Maybe it should not come as a surprise that consumers are pulling back just in time for the holidays
Wal-Mart Stores Inc. will be kicking off the official start to the holiday shopping season with special deals starting on Thanksgiving night. It's the latest retailer to woo crowds earlier than last year in a bid to get a jump on the competition.
Jim Cramer will go above and beyond, even when it means wearing a ridiculous costume sometimes.
We are heading into a holiday season without Borders, Blockbuster and Linens 'n Things. Retailers such as Abercrombie and Fitch, Gap, and Limited Brands have collectively closed hundreds of stores across the country. The retailers have left big gaps in malls since closing last year.
Amid slumping consumer confidence, shoppers remained resilient, but retailers were reporting mixed results for September.
Despite the headwinds facing companies, the bottom line for C-suite executives and small businesses is that the show must go on. You just can't sit still in times of crisis or uncertainty.
Retail sales fell for the second straight month in August, and that means retailers must work harder to gain market share, two analysts told CNBC Wednesday.
Students may be back in the classroom, but the back-to-school shopping season has not winded down yet. It comes as more and more parents do their shopping in piecemeal. The late trips to the mall may be a function of the struggling economy, but not all of it.
Even before Hurricane Irene shuttered stores from North Carolina to Vermont — keeping millions of shoppers at home — analysts were expecting that it was going to be a challenging back-to-school season.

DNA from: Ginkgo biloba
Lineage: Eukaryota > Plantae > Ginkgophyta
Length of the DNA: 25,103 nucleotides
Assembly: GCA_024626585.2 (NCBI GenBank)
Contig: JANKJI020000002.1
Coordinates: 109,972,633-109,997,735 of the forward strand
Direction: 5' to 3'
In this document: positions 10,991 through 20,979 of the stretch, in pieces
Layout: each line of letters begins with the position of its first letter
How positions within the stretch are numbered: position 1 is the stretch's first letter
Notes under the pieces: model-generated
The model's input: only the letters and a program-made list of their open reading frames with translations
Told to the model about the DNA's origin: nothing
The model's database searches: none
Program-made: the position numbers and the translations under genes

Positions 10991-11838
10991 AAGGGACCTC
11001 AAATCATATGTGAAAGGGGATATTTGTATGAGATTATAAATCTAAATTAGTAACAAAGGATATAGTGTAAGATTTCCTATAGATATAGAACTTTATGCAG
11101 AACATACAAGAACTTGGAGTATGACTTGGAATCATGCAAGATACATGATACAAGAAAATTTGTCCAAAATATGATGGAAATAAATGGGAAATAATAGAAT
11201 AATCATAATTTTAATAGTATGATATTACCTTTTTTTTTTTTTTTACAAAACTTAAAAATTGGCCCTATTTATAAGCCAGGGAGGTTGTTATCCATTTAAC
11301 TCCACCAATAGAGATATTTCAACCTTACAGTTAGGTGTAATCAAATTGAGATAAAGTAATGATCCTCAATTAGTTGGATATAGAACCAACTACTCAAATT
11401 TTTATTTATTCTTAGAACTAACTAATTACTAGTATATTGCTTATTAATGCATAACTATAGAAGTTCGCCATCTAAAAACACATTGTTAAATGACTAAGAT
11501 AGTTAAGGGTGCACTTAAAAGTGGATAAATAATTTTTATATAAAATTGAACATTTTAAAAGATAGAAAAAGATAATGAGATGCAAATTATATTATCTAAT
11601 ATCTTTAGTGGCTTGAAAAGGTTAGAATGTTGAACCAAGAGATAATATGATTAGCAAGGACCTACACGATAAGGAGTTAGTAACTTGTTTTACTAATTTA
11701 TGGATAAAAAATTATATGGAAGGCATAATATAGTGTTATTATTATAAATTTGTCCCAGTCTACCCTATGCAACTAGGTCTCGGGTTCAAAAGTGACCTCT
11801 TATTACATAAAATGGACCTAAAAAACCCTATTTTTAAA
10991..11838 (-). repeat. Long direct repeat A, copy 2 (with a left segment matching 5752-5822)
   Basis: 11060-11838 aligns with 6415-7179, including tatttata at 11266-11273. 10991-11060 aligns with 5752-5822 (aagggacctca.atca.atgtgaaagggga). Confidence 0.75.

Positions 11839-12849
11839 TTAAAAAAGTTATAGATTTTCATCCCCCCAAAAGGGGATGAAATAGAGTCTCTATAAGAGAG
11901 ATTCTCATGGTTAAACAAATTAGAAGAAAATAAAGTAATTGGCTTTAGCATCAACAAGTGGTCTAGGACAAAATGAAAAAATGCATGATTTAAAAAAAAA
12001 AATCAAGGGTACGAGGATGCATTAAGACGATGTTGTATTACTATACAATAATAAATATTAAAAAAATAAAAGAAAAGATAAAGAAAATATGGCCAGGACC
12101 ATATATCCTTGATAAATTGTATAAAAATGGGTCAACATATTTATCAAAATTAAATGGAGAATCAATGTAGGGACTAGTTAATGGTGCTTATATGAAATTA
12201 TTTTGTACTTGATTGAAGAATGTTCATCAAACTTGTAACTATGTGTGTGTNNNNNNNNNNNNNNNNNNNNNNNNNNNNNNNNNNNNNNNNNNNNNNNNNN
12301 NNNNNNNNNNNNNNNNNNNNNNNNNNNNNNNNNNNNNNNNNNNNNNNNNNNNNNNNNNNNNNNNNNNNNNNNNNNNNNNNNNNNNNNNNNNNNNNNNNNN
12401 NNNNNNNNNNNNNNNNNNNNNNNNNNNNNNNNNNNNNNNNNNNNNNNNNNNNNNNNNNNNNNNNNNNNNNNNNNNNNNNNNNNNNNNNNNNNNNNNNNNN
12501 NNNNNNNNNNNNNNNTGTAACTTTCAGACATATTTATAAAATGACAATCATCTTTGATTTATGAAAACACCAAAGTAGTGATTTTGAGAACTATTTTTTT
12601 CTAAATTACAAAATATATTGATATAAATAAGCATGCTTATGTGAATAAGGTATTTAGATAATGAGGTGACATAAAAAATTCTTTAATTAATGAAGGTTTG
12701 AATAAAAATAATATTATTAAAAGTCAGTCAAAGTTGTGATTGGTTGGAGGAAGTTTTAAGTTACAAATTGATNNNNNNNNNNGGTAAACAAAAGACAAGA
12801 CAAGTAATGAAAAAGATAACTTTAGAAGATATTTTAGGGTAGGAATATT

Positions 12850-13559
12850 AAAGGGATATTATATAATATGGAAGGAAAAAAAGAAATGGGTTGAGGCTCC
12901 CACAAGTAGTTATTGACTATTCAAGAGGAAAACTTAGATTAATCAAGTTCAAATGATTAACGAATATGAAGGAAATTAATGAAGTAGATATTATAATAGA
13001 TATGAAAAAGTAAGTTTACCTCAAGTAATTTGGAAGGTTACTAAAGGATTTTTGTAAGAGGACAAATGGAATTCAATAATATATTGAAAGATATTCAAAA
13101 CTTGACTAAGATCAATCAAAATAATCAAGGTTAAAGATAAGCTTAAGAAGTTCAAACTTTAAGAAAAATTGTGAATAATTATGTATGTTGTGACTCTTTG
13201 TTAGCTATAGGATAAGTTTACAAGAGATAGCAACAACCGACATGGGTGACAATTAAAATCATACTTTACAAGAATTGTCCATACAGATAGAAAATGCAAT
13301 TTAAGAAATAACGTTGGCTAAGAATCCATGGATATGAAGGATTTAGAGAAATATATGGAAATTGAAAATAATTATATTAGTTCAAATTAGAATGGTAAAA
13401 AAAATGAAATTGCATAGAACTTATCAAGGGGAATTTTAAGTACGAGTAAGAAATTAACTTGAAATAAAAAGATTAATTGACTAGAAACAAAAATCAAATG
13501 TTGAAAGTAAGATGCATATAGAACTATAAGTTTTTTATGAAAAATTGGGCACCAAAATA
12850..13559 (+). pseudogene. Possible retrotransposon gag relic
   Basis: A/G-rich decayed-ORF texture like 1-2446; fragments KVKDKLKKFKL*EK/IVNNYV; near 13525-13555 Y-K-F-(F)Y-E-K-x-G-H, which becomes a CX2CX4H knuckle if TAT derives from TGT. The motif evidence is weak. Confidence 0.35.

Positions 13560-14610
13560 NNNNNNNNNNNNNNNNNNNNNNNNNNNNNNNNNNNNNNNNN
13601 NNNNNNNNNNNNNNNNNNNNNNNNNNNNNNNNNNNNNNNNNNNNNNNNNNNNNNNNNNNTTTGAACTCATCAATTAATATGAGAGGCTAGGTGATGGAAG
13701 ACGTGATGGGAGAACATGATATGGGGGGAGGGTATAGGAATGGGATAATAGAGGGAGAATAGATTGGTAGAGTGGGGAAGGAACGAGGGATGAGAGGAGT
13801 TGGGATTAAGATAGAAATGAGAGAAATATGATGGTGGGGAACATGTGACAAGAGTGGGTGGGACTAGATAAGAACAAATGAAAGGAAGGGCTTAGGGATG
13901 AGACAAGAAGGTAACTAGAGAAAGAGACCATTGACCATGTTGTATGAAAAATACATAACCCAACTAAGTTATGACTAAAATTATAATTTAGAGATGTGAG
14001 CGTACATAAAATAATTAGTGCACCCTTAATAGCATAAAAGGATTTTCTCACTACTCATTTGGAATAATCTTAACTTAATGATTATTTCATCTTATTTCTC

Stocks accelerated their selloff to finish near session lows in light, choppy trading Friday as investors were reluctant to remain in the market ahead of a weekend, amid worries over a global recession in addition to the ongoing euro zone jitters.
The trucks are gone out front of the New York Stock Exchange. Two weeks ago, Broadway was a sea of TV trucks...Friday, there is a lone truck on a side street. What happened? Has the media lost interest?
Futures were off their worst levels Friday, but were still lower, pressured by losses in Asia and Europe and many investors concerned the world economy is on the brink of another recession.
CNBC's Brad Goode breaks down the retailers Q2 numbers.
See what's happening, who's talking and what will be making headlines on Thursday's Squawk on the Street.
Weekly jobless claims and consumer inflation data will catch the attention of markets Thursday, as investors continue to assess the damage done in last week's market storm.
Cramer is looking for two notable earnings reports after Thursday's closing bell.
As we head into the thick of retail earnings season the threat of higher input costs is still weighing on investors’ minds. Most retailers were forced to start passing through select price increases in Q2, and we will hear just how that went over with the consumer as earnings hit the tape. While it is early in the game indications are so far so good.
Here's a day-by-day look at the earnings reports, economic data and political events Cramer plans to monitor.
CNBC.com ran a screen of the S&P 500 looking for stocks with dividend yields greater than 2.5 percent, positive EPS and Revenue figures in the last two consecutive quarters, and are trading the farthest below their 50-day moving averages.
Here's why you should keep a close eye on these six stocks.